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NARCOTIC DRUGS AND PSYCHOTROPIC ACT AND INDEPENDENT WITNESSES




INTRODUCTION

The Supreme Court with respect to the Narcotic Drugs and Psychotropic Substances Act, 1985(henceforth NDPS Act) held that the law does not require only an independent witness to prove the said provision. The bench hearing the matter consisted of Justice M M Sundresh and Justice Aravind Kumar observed that the appellant was found guilty of an offense under section 15 of the NDPS Act by the trial court and the High court for the possession of poppy husk weighing 54 kilograms. The case being:

JAGWINDER SINGH V. STATE OF PUNJAB, CRIMINAL APPEAL NO.2027 OF 2012


CASE ANALYSIS:

FACTS: The appellant with others was found to own a poppy husk amounting to 54 kilograms. The goods were recovered from the car in which the appellant was traveling. Hence when the goods were seized under the perusal of section 15 of the NDPS Act, orders have been received from the Judicial Magistrate to de-seal the said contraband and the samples have been sent for examination. The act states that:

1[15. Punishment for contravention in relation to poppy straw. Whoever, in contravention of any provisions of this Act or any rule or order made or condition of a license granted thereunder, produces, possesses, transports, imports inter-State, exports inter-State, sells, purchases, uses or omits to warehouse poppy straw or removes or does any act in respect of warehoused poppy straw shall be punishable, —

(a) where the contravention involves a small quantity, with rigorous imprisonment for a term which may extend to six months, or with a fine which may extend to ten thousand rupees or with both;

(b) where the contravention involves quantity lesser than commercial quantity but greater than small quantity, with rigorous imprisonment for a term which may extend to ten years and with fine which may extend to one lakh rupees;

(c) where the contravention involves commercial quantity, with rigorous imprisonment for a term which shall not be less than ten years but which may extend to twenty years and shall also be liable to fine which shall not be less than one lakh rupees but which may extend to two lakh rupees: Provided that the court may, for reasons to be recorded in the judgment, impose a fine exceeding two lakh rupees.]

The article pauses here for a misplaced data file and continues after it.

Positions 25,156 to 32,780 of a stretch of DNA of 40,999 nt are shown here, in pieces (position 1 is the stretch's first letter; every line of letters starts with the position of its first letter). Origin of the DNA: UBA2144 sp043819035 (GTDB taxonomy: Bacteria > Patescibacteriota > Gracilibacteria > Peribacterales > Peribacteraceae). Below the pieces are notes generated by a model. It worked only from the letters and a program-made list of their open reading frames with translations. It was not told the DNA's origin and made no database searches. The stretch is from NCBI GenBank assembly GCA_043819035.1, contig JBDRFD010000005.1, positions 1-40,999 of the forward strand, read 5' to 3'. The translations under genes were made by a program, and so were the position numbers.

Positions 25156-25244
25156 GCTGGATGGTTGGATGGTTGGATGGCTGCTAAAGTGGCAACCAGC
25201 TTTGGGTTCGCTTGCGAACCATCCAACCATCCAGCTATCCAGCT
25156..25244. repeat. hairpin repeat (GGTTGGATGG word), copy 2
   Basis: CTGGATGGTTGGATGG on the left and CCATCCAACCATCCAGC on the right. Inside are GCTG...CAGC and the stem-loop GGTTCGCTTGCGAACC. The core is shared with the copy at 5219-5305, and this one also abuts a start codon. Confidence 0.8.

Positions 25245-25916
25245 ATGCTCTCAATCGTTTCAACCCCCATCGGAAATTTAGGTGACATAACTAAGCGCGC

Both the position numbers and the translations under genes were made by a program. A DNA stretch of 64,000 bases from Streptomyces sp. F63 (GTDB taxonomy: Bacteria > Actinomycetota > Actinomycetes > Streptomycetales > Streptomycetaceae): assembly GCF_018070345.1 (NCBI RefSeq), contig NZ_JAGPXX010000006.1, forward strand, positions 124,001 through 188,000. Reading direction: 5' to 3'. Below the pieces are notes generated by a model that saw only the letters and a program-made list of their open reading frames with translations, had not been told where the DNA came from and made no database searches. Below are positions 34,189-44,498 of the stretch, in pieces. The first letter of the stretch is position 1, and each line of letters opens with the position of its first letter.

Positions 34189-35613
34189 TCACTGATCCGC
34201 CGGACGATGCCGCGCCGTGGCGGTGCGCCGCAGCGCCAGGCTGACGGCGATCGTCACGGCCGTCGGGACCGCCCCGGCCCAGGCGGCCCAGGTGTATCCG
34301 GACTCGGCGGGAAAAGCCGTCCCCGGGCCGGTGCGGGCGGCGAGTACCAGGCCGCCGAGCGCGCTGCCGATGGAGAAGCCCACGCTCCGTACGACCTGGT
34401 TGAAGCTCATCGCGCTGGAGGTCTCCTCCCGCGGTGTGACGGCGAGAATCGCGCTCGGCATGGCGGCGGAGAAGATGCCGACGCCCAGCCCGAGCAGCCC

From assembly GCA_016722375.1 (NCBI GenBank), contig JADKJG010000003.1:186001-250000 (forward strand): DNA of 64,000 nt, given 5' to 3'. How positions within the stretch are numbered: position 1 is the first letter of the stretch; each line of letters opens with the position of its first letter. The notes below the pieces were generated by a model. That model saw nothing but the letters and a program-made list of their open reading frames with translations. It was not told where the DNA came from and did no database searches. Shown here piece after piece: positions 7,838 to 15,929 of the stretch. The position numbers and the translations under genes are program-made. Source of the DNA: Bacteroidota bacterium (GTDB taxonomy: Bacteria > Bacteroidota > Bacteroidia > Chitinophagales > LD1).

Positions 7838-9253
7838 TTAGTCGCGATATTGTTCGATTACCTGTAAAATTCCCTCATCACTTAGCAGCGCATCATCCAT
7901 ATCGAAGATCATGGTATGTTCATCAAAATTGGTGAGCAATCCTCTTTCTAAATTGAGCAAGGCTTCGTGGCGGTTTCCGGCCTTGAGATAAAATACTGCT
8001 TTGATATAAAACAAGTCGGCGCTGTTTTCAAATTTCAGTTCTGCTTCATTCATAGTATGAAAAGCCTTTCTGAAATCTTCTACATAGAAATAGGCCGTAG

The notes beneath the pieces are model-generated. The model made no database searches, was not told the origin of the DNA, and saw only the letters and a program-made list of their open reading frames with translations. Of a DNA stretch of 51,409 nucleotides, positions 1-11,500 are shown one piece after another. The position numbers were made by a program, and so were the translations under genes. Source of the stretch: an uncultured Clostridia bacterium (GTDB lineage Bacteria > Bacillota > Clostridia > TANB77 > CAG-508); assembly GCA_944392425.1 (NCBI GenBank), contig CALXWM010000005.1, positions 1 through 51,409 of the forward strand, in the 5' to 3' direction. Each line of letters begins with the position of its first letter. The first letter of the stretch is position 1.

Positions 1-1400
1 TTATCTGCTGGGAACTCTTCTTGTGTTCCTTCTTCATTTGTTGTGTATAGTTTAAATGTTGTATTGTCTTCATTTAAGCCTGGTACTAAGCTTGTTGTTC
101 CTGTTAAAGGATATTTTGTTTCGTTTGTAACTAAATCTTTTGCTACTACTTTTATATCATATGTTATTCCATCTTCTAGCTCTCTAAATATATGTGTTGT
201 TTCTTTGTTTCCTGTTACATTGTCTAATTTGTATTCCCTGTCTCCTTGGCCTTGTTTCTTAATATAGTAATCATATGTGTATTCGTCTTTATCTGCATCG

ARGUMENTS FROM THE APPELLANT: The appellant submitted that the he was not in conscious possession of the contraband, also the CFCL form was not filled at the place of recovery. The appellant also submitted that the only witnesses to have been examined were police and henceforth in the absence of any independent witness the appellant should not have been convicted.

ARGUMENTS FROM THE STATE:   The state submitted that that all submissions have been accepted by both courts and the appellant is liable to be convicted.


JUDGEMNT: The Supreme court stated that the law does not require only an independent witness to prove a charge attracting the provisions of NDPS Act. As stated by the lower courts, there a procedural compliance with regards to the arrest, seizure and recovery of the contraband. The Apex court also stated that the non-fulfillment of the CFCL form does not vitiate the case as it is a part of procedural law. Also, with regards to the delay in the sending of the sample for FSL report, the court contended that this delay was not fatal to the case made by the prosecution. The appellant was held liable for 10 years of rigorous imprisonment. The duration of the punishment was given by the trial court. 


CONCLUSION 

In conclusion, in the case of Jagwinder Singh V. State of Punjab, the Supreme court held the appellant liable for the possession of poppy husk. The bench comprising of Justice M M Sundresh and Aravind Kumar, emphasized that the law does not mandate the presence of an independent witness exclusively to substantiate charges under the NDPS Act. The court also dismissed the appellant’s argument of the non-completion of the CFCL form, deeming it a procedural aspect that does not hamper the case of the prosecution. This can also be said for the delay in FSL report. The appellant’s conviction for the possession of the contraband and imposed 10- year rigorous imprisonment.


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